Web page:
This is certainly fair, Aly, but one thing I didn’t get into in the article is the fact that the Elks property could be redeveloped at any time with shorter buildings and less natural areas. These people are trying to get their zoning overlay into the county’s books before that happens, so that anyone who might redevelop the lodge would have the incentive to build the tall buildings and also the natural space.

      Just adding that extra detail.

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      Joseph Edge January 9, 2015 at 10:45 am

      Aly,

      Thank you for sharing your feelings about the Elks’ site.

      Due to the size of the Elks’ lot and it’s proximity to the MAX station, it is and will remain increasingly vulnerable to market forces as time passes. Under the existing zoning ordinance, we have no ability to influence the outcome of redevelopment in any tangible way. Today – by right – a landowner could demolish the Elks’ structures and build anything from a gas station to a strip club to an exact replica of Big Pink – or about 130 market-rate apartments.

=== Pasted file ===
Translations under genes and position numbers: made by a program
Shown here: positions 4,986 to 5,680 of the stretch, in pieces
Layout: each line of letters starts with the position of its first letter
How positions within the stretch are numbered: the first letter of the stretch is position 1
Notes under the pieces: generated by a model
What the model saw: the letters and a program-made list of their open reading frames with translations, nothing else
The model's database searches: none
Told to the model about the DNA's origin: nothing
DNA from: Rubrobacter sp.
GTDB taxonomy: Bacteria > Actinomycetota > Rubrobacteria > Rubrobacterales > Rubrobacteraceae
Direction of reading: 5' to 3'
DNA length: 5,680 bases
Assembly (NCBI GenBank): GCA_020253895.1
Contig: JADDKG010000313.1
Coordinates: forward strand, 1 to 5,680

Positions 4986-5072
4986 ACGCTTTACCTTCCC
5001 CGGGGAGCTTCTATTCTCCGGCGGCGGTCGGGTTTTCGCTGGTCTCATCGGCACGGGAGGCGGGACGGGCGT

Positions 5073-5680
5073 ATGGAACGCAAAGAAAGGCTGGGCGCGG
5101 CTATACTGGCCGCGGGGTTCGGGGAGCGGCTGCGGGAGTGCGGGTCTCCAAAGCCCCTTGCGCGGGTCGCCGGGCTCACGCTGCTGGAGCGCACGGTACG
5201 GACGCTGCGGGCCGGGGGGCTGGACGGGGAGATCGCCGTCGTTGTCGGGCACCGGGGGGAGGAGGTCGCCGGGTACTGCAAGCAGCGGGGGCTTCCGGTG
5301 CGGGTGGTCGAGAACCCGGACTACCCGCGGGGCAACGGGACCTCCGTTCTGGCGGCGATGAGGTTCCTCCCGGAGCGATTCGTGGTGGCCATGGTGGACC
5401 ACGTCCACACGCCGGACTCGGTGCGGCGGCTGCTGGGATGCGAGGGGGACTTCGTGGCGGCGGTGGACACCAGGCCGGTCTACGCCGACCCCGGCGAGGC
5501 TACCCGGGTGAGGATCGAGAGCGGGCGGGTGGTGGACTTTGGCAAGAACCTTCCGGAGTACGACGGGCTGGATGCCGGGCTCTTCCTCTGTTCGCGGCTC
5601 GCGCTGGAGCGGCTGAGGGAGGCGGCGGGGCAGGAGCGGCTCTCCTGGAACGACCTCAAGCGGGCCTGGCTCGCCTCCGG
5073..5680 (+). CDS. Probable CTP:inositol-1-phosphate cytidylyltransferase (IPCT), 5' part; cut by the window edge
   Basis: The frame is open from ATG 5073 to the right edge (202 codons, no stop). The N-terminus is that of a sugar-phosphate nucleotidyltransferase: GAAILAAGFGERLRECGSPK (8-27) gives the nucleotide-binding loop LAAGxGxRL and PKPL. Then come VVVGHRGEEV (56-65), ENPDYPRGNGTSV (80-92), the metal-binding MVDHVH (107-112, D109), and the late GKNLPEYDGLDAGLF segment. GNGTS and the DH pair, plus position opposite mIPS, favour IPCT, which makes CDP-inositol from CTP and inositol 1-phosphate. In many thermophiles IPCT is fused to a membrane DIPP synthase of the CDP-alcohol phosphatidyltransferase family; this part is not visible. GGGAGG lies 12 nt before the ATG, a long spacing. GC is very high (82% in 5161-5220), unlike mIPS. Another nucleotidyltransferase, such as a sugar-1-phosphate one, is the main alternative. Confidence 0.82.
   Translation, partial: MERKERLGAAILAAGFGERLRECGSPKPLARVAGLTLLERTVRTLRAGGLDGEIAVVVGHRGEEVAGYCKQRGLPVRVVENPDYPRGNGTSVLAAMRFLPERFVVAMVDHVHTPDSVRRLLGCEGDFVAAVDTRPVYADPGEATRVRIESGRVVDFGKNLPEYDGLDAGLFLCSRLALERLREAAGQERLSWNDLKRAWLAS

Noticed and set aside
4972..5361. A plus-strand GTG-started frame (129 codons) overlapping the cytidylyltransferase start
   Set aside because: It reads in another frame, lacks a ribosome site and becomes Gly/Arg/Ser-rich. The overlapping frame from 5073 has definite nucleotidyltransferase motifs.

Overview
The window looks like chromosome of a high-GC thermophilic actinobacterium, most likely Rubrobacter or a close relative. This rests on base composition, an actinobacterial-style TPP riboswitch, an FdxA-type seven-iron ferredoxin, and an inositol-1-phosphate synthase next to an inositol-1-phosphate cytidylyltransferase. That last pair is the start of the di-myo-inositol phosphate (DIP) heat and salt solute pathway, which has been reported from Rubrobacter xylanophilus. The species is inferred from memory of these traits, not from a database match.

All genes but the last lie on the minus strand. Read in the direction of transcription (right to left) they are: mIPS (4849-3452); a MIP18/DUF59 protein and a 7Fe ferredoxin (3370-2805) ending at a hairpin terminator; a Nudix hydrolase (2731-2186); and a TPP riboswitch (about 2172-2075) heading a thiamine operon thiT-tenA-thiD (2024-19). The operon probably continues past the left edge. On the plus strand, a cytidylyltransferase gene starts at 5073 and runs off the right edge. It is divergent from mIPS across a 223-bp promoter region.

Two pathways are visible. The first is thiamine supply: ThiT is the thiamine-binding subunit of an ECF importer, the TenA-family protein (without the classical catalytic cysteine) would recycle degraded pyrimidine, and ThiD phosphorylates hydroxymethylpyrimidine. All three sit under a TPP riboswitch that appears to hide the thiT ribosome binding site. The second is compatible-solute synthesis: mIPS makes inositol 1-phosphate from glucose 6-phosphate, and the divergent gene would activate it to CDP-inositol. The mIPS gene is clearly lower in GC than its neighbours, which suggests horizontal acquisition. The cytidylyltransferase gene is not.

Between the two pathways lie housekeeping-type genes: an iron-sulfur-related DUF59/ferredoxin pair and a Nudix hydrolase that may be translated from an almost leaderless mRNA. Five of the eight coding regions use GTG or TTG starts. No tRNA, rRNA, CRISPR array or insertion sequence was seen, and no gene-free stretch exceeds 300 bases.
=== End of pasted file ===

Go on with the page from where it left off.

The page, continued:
We want to modify the zoning ordinance to establish some definition for what can occur on McLoughlin Blvd. and to define requirements and incentives for providing – and preserving – community assets. The Elks’ site has acres of surface parking, for example, that could be redeveloped without even touching the existing building or pool (there are renderings of this concept in the “community vision slideshow” to which Michael linked in the article). If the incentives were right, and the landowner had the flexibility to make the same – or greater – profit by focusing new construction on a smaller portion of the site (e.g., the parking lot, in this case), the existing features of the site that we want preserved could be integrated into the redevelopment plans.

      Unfortunately, the existing zoning on McLoughlin provides no such incentive. To take a “do-nothing” approach gambles that redevelopment along McLoughlin will include developers voluntarily “doing the right thing” for the community. Our approach would reward them for doing the right thing.